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12 votes

How are beats divided in simple/compound/odd meters supposed to sound different?

The underlying principle at work here is: Notated music "doesn't show everything." Compare, say, the sheet music of the Moonlight Sonata to a midi file capturing a performance of it.* The ...
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10 votes

What this is, and how can it be put into Sibelius?

The three eighth notes (not 16th notes) with the "3" above the beam are a "triplet": three notes in the space of one beat. There are exactly four beats in the measure. For ...
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8 votes

Gnossiennes and Free Time

Satie often does dispense with barlines. In Vexations he does so for 18 hours or so! I agree with Andy Bonner that the effect is to suppress the metric emphases we might otherwise apply. But Satie's ...
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7 votes

Gnossiennes and Free Time

The Gnossiennes are phrase-driven rather than meter-driven. That is, the presumed emphases of metered time (beat 1 is strongest, etc.) don't apply. Rather, one should apply emphasis according to one's ...
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4 votes

can someone explain me how many beats in my notation in the photo?

In written music there's a simple way to write some notes longer. It involves a dot after the note. Not to be confused with a dot above or below a note. That dot increases the note value by 50%. So, ...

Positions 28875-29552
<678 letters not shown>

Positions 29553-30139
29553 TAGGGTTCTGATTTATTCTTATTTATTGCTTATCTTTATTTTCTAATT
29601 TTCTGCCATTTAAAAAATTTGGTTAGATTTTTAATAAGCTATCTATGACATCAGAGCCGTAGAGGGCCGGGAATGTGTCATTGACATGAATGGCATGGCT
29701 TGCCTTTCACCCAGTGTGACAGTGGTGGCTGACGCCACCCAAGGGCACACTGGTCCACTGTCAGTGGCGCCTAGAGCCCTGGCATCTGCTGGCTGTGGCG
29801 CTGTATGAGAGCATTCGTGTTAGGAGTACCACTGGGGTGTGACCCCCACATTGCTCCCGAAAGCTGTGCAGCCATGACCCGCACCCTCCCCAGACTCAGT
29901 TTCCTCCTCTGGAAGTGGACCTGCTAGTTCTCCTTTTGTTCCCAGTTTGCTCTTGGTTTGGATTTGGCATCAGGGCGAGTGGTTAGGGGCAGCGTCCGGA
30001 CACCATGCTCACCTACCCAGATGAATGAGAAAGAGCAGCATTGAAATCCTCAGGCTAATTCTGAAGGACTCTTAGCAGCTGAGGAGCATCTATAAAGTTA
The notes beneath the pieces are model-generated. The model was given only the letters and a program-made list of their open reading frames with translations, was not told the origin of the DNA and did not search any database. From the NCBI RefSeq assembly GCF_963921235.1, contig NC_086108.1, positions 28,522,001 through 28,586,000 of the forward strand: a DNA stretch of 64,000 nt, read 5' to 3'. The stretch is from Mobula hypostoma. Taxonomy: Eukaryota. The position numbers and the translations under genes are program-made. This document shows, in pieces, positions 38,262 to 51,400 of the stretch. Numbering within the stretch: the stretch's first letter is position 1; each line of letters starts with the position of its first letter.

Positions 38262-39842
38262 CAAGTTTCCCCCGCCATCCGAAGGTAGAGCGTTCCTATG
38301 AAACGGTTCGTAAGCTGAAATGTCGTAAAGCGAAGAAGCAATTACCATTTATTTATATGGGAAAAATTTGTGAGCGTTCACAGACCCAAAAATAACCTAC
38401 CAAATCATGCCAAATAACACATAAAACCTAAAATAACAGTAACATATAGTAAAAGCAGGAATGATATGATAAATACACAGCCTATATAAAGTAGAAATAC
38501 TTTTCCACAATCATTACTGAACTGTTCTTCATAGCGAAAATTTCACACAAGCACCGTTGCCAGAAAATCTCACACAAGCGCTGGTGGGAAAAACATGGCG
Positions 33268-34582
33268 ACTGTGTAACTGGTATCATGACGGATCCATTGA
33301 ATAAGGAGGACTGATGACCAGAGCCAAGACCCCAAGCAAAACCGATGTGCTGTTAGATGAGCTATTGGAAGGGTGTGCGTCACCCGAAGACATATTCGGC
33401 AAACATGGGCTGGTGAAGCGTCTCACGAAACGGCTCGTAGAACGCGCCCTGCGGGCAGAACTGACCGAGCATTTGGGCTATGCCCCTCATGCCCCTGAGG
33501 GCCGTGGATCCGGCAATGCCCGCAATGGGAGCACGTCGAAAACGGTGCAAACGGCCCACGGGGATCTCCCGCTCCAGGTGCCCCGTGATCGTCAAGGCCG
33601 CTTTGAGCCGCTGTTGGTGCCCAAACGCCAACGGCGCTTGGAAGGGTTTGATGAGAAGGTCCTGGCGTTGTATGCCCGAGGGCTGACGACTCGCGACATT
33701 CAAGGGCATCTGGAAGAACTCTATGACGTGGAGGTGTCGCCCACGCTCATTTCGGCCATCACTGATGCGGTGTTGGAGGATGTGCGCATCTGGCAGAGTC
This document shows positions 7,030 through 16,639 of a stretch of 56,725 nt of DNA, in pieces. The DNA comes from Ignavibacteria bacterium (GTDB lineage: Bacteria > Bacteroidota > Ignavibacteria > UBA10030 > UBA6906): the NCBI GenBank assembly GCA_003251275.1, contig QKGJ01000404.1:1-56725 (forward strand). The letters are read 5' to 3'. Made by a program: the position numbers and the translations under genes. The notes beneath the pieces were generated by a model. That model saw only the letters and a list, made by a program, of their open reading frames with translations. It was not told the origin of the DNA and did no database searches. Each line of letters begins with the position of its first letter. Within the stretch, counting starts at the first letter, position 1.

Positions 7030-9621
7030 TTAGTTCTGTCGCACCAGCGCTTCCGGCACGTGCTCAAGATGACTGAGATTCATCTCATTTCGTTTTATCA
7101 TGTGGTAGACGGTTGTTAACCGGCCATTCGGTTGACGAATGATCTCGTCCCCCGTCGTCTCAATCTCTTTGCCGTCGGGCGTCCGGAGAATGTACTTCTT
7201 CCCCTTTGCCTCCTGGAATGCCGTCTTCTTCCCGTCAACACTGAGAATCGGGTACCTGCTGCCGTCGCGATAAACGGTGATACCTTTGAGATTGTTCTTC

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4 votes
Accepted

At what BPM (Beats per Minute; quarter note = beat) will we hear the top note as F4?

The target frequency (F4) is approximately 349.23Hz. You have to find a common divisor between those two frequencies, which coincidentally is the bar. So, assuming the frequency above, you can find ...
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4 votes

How are beats divided in simple/compound/odd meters supposed to sound different?

Your illustrations of 3/4 and 6/8 meter and beats are right. Depending on your DAW it may have a metronome feature, and that metronome may have the specific feature of different "dings" for ...
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4 votes
Accepted

Gnossiennes and Free Time

Lack of barlines does not suggest "free time" at all. There have been multiple centuries of very much metered music before barlines became common practice. The start of the piece would ...
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4 votes

Drumming: Where do backbeats/snares go in 2/2 time

When there are 4 beats in the bar, 'Back Beat' is accenting 2 and 4. It's a 4/4 thing. Or music that COULD be notated in 4/4. Asking where to put the back beat in a two-in-the bar time is like asking ...
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4 votes

Drumming: Where do backbeats/snares go in 2/2 time

The question has fallen into the traps of thinking that the drum beat and back beat are based on quarter notes and that the drum beat necessarily corresponds to the time signature. What's "really&...
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3 votes

How do I interpret note lengths in this song?

The thing you are missing is there can be more than one "voice" or independent line of melody within each staff. Rest above notes, up/down stem directions, and offsetting note heads are ways ...
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3 votes

How are beats divided in simple/compound/odd meters supposed to sound different?

After the many good answers, I would like to add the term agogic, which is used to describe actions taken to accent music in a way that distinguishes the actual timing from what is notated. The German ...